PDSW'20 Recap

This year was the first all-virtual Parallel Data Systems Workshop, and despite the challenging constraints imposed by the pandemic, it was remarkably engaging.  The program itself was contracted relative to past years and only had time for three Work-In-Progress (WIP) presentations, so it was a little difficult to pluck out high-level research trends and themes.  However, this year's program did seem more pragmatic, with talks covering very practical topics that had clear connection to production storage and I/O. The program also focused heavily on the HPC side of the community, and the keynote address was perhaps the only talk that focused squarely on the data-intensive data analysis side of what used to be PDSW-DISCS.  Whether this is the result of PSDW's return to the short paper format this year, shifting priorities from funding agencies, or some knock-on effect of the pandemic is impossible to say.

Although there weren't any strong themes that jumped out at me, last year's theme of using AI to optimize I/O performance was much more muted this year.  Eliakin del Rosario presented a paper describing a clustering and visual analysis tool he developed that underpins a study applying machine learning to develop an I/O performance model presented in the main SC technical program, but there was no work in the direction of applying AI to directly optimize I/O.  Does this mean that these ideas have climbed over the hype curve and are now being distilled down into useful techniques that may appear in production technologies in the coming years?  Or was the promise of AI to accelerate I/O just a flash in the pan?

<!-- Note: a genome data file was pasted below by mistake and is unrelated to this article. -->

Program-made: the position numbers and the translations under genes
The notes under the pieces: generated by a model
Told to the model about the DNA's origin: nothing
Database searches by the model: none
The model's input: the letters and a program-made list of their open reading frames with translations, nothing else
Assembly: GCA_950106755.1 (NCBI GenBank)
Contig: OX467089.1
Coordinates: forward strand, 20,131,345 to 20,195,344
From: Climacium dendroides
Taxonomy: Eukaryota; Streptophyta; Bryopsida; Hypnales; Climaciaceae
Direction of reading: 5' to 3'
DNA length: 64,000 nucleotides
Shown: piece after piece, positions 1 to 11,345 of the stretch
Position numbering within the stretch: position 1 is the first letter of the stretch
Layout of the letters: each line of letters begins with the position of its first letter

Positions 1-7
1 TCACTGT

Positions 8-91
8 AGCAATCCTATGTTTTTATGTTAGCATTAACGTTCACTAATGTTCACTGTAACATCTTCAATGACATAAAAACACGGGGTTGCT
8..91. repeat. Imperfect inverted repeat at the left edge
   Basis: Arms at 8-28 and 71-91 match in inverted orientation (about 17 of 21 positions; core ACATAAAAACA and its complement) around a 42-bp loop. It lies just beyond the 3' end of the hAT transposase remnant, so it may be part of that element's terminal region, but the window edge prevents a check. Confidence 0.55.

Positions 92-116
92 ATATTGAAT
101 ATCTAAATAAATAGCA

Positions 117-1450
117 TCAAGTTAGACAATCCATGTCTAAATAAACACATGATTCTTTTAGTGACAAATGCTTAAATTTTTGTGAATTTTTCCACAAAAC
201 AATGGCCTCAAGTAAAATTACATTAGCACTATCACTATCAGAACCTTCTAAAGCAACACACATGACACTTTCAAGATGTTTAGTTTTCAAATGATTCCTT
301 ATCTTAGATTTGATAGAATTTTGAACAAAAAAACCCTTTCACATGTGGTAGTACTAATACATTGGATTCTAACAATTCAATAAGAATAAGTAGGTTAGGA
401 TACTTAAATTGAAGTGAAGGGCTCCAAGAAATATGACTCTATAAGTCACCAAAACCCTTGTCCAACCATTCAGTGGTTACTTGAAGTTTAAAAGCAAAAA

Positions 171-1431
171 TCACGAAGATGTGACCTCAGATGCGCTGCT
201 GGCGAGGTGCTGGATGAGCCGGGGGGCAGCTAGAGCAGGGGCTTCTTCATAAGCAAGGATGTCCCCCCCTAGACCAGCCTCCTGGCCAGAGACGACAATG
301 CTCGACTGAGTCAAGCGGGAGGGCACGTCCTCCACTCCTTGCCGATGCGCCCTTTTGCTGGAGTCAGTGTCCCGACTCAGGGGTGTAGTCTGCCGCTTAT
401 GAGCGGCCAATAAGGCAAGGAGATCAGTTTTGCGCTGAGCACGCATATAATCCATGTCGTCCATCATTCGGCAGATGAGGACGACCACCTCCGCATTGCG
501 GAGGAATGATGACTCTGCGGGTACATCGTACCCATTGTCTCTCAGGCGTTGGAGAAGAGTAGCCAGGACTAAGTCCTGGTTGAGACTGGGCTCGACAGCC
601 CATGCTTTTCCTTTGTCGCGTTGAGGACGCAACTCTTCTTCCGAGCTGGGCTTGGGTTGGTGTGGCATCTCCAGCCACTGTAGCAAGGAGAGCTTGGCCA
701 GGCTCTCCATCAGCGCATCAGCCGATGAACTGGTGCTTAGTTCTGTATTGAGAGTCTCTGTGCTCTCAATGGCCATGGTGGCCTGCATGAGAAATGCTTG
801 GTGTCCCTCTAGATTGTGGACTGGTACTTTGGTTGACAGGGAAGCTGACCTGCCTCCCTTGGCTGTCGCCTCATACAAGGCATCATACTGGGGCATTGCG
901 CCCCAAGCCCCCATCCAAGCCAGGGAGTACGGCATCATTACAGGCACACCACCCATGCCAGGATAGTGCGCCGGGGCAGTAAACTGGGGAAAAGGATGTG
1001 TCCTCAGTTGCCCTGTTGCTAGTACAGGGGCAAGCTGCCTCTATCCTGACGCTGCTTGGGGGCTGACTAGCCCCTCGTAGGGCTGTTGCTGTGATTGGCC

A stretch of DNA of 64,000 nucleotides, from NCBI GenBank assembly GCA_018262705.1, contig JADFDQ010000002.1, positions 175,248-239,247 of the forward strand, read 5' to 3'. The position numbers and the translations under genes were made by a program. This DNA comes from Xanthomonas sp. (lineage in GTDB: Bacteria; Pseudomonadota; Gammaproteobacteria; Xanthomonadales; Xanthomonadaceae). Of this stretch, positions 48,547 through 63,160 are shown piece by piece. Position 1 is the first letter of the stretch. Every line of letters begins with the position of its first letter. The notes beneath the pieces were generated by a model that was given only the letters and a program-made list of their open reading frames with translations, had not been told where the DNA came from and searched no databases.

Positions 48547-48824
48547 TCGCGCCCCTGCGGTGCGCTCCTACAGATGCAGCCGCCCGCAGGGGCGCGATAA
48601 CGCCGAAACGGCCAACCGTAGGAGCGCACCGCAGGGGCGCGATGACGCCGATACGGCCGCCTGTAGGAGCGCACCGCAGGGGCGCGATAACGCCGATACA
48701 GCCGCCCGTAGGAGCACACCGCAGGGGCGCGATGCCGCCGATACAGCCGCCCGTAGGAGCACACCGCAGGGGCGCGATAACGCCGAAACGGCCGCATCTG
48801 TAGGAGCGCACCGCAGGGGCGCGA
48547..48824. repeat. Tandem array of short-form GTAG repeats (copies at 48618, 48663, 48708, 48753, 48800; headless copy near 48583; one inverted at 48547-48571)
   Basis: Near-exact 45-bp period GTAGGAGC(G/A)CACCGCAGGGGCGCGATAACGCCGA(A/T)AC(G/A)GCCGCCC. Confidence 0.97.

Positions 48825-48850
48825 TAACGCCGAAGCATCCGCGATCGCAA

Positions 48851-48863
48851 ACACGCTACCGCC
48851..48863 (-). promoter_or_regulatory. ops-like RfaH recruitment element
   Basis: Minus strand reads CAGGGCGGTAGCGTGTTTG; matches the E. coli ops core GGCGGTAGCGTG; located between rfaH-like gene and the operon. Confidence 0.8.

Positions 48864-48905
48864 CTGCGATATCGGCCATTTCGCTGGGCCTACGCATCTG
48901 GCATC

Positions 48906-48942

In the absence of common themes to frame my recap, what follows are just my notes and thoughts about some of the talks and presentations that left an impression.  I wasn't able to attend the WIP session or cocktail hour due to non-SC work obligations (it's harder to signal to coworkers that you're "on travel to a conference" when you're stuck at home just like any other workday) so I undoubtedly missed things, but all slides and papers are available on the PDSW website, and anyone with an SC workshop pass can re-watch the recorded proceedings on the SC20 digital platform.

Keynote - Nitin Agrawal

This year’s keynote by Nitin Agrawal was a long-form research presentation on SummaryStore, an “approximate storage system” that doesn't store the data you put in it so much as it stores the data you will probably want to get back out of it at a later date.  This notion of a storage system that doesn't actually store things sounds like an affront at a glance, but when contextualized properly, it makes quite a lot of sense:

There are cases where the data being stored doesn't have high value.  For example, data may become less valuable as it ages, or data may only be used to produce very rough guesses (e.g., garbage out) so inputting rough data (garbage in) is acceptable.  In these cases, the data may not be worth the cost of the media on which it is being stored, or its access latency may be more important than its precision; these are the cases where an approximate storage system may make sense.